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That, hearing of her beauty, and her wit,
Her wondrous qualities, and mild behaviour,-
BAP. You're welcome, sir; and he, for your good sake:
But for my daughter Katharine,-this I know, She is not for your turn, the more my grief.
PET. I see, you do not mean to part with her; Or else you like not of my company.
BAP. Mistake me not, I speak but as I find. Whence are you, sir? what may I call your name?
PET. Petruchio is my name; Antonio's son, A man well known throughout all Italy.
BAP. I know him well: you are welcome for his sake.
GRE. Saving your tale, Petruchio, I pray, Let us, that are poor petitioners, speak too: Baccare! you are marvellous forward.3
3 Baccare! you are marvellous forward.] We must readBaccalare; by which the Italians mean, thou arrogant, presumptuous man! the word is used scornfully upon any one that would assume a port of grandeur. WARBURTON.
The word is neither wrong nor Italian: it was an old
PET. O, pardon me, signior Gremio; I would fain be doing.
GRE. I doubt it not, sir; but you will curse your wooing.
Neighbour, this is a gift very grateful, I am sure of it. To express the like kindness myself, that have been more kindly beholden to you than any, I freely give unto you this young scholar," [Present
bial one, used by John Heywood; who hath made, what he pleases to call, Epigrams upon it. Take two of them, such as they are:
"Backare, quoth Mortimer to his sow,
"Went that sow backe at that bidding, trow you?"
"Mortimer's sow speaketh as good Latin as he." Howel takes this from Heywood, in his Old Sawes and Adages: and Philpot introduces it into the proverbs collected by Camden.
Again, in the ancient Enterlude of The Repentance of Mary Magdalene, 1567:
Nay, hoa there, Backare, you must stand apart: “You love me best, I trow, mistresse Mary." Again, in John Lyly's Midas, 1592: "The masculine gender is more worthy than the feminine, and therefore, Licio, Backare." Again, in John Grange's Golden Aphroditis, 1577: "-yet wrested he so his effeminate bande to the siege of backwarde affection, that both trumpe and drumme sounded nothing for their larum, but Baccare, Baccare." STEEvens.
4 Neighbour,] The old copy has-neighbours. Corrected by Mr. Theobald. MALONE.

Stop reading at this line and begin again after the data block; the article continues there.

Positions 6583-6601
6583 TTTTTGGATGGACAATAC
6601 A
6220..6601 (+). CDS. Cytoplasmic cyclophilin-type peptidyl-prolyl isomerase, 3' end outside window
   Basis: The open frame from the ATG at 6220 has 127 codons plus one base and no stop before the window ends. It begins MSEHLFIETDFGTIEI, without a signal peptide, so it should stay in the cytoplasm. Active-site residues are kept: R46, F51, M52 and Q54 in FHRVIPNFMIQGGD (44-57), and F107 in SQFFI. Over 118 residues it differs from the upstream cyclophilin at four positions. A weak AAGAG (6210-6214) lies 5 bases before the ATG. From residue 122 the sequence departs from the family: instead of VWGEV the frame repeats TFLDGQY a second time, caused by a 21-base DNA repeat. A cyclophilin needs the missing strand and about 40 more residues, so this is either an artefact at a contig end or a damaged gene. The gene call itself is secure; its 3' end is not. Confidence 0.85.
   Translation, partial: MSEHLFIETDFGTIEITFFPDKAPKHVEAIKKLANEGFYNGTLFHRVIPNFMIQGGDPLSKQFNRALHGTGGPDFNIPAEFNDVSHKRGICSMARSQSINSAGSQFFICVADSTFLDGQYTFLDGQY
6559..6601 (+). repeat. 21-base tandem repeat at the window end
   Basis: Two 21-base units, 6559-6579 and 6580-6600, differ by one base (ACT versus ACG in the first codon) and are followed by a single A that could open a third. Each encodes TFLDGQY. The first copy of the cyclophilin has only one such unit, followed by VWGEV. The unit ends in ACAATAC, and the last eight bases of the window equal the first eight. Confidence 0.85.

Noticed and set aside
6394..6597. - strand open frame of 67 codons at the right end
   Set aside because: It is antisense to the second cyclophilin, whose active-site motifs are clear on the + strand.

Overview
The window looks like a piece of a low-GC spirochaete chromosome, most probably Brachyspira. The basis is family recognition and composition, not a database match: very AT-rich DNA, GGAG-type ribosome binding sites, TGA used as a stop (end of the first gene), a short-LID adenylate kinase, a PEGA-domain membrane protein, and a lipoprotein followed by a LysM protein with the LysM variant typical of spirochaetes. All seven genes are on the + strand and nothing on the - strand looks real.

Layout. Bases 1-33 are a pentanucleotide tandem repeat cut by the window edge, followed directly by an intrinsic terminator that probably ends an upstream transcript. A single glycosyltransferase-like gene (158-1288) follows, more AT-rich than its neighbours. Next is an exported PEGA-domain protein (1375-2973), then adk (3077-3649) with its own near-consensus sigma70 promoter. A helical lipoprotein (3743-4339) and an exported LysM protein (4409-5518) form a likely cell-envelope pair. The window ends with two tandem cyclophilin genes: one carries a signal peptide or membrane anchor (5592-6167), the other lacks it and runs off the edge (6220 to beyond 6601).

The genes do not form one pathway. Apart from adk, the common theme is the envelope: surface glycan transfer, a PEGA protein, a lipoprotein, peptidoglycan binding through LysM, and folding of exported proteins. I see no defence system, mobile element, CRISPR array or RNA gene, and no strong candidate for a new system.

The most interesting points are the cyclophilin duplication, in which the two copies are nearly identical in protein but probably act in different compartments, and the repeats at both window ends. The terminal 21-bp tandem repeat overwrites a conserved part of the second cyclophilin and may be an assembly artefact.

• I doubt it not, sir; but Neighbour, this is a gift-] as follows:
you will curse your wooing.
The old copy gives the passage
I doubt it not, sir. But you will curse
This nonsense may be rectified by only pointing it thus: I doubt it not, sir, but you will curse your wooing. Neighbour, this is a gift, &c. addressing himself to Baptista. WARBUrton.
• I freely give unto you this young scholar,] Our modern edi
ing LUCENTIO.] that hath been long studying at Rheims; as cunning in Greek, Latin, and other languages, as the other in musick and mathematicks: his name is Cambio; pray, accept his ser
BAP. A thousand thanks, signior Gremio: wel come,good Cambio. But,gentle sir, [To TRANIO.] methinks, you walk like a stranger; May I be so bold to know the cause of your coming?
TRA. Pardon me, sir, the boldness is mine own That, being a stranger in this city here, Do make myself a suitor to your daughter, Unto Bianca, fair, and virtuous. Nor is your firm resolve unknown to me, In the preferment of the eldest sister: This liberty is all that I request,That, upon knowledge of my parentage, I may have welcome 'mongst the rest that woo, And free access and favour as the rest. And, toward the education of your daughters, I here bestow a simple instrument,
tors had been long content with the following sophisticated reading-free leave give to this young scholar. STEEVENS.
This is an injudicious correction of the first folio, which reads freely give unto this young scholar. We should read, I believe : I freely give unto you this young scholar,